We are at a cultural moment when living in close proximity and having many close friends and a ceaseless embracing community are thought to be unalloyed goods. "Bowling alone" is our shorthand for personal despair and social disintegration. However, as I dare say you - like Jean-Paul Sartre - have noticed, people can be annoying. We need distance from, as much as we need association with, one another. Thoreau tried for both: he would walk from Walden Pond to Concord, hang out with his dear friends the Emersons and the Alcotts, and then retreat to his hovel to be fairly happily alone.
If on such occasions Thoreau was thinking in his reflective way that human beings are animals and that what we do is natural, then he did not consider his stroll into Concord a departure from nature but an exploration of a bit of it. And this is the way I feel about Walmart, which - big-box island in a blacktop sea - is a perfectly natural object, as much an environment as my woods.
Walmart is no Concord. And if Greg will pardon my saying so, he is no Emerson or Alcott, though possibly he is a better golfer than either. Then again, he is also not my dear friend...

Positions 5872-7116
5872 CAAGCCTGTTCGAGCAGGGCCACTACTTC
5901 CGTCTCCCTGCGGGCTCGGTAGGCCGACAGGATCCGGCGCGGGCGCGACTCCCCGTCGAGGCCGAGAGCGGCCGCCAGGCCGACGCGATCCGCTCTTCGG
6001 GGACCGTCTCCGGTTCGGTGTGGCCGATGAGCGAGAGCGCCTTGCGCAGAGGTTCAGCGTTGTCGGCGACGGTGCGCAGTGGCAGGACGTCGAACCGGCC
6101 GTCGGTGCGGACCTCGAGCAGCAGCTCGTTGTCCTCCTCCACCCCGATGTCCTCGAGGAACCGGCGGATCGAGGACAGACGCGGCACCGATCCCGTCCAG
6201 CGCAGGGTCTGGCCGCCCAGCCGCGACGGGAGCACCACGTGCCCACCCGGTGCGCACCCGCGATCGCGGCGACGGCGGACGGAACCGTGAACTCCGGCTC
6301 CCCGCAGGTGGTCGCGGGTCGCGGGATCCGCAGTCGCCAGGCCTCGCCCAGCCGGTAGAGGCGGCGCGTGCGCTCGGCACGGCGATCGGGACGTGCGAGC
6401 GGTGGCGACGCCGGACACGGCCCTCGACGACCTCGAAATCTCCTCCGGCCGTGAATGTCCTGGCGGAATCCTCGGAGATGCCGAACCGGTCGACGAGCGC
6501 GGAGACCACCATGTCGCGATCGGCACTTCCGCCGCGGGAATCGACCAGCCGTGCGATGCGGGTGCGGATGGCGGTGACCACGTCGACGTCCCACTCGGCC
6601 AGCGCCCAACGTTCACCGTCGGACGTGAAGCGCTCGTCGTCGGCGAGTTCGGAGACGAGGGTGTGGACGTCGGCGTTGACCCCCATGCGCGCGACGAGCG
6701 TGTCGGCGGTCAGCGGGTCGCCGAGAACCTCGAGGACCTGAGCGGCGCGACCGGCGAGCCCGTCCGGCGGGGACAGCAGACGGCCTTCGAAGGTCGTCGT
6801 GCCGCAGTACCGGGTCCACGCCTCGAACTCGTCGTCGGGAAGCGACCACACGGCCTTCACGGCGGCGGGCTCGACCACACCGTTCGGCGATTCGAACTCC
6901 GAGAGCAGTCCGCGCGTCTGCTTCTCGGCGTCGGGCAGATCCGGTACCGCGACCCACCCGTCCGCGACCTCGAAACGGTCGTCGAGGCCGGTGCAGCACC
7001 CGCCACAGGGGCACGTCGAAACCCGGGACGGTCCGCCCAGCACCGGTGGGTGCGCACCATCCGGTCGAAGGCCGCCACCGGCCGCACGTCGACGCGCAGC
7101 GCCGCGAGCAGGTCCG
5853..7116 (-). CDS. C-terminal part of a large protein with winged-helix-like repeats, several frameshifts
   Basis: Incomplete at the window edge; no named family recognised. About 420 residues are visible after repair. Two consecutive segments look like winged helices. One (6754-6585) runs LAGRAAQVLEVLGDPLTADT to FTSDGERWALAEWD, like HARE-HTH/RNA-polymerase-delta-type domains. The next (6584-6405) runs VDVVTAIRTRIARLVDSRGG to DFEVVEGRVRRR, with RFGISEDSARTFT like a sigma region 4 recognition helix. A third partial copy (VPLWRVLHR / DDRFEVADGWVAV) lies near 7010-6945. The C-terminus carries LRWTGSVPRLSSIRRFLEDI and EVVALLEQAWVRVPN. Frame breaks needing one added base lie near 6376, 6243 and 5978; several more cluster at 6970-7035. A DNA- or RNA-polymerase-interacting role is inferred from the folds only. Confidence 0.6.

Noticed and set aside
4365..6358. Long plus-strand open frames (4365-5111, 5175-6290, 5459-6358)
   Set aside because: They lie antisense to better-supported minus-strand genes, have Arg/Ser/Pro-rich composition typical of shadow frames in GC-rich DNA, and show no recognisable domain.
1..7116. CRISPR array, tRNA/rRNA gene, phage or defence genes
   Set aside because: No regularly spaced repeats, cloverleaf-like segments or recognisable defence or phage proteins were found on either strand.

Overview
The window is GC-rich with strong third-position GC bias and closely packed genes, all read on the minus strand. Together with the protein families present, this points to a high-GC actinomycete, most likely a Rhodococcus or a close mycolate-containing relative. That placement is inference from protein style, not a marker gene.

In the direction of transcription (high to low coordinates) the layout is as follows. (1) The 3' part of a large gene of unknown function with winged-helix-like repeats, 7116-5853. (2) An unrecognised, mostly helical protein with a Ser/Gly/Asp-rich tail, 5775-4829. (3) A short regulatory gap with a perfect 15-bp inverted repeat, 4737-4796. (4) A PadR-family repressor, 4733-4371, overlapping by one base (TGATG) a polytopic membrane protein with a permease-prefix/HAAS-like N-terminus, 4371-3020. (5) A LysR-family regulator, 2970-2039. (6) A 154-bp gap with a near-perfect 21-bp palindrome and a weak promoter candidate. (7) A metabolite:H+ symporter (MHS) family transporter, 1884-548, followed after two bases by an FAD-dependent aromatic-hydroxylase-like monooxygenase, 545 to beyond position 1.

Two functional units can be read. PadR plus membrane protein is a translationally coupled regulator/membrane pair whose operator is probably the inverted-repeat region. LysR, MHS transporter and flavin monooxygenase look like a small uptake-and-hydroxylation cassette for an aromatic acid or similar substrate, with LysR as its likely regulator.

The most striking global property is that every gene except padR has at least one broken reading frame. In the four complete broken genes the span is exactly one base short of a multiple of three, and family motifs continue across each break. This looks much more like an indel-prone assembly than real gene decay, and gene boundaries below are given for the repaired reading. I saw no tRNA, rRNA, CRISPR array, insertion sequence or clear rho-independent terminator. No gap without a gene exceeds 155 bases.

Crispin Sartwell is a friend of mine. We are supposedly both charter members of the Defeatists as well as my being an occasional commentator on his blog, Cheese it, the Cops. Crispy is a philosophy professor for Dickinson College, a former rock and roll critic, a retired environmental terrorist and a fairly interesting guy for a lot of reasons, including his part time job as a blackjack and three card monte dealer in an alley in back of Trump's in Atlantic City. He has kids, college looming and teaches philosophy at a private college. Cut the man some slack OK!
This is an interesting piece for a lot of reasons. Although some of the Defeatist-Malcontent collective and carp fishing gang professed confusion at what he was saying, I think he was being kind of cynically lyrical. Crispin appears to be going through a phase...I kind of like the idea of Walmart as our Walden, since except for pithy phrases here and there, I despise Walden...The Transcendentalists were smug, self-satisfied bourgeois Babbits who inflicted themselves on us ever since. Emerson, Longfellow, Thoreau are not and never were Tinker, Evers and Chance. Or, Burroughs, Kerouac and Ginsberg. The insufferable rightness of the Yankee ascendency irritates me -- concepts do have dates, citing another philosophical friend of mine, Mary Hunt.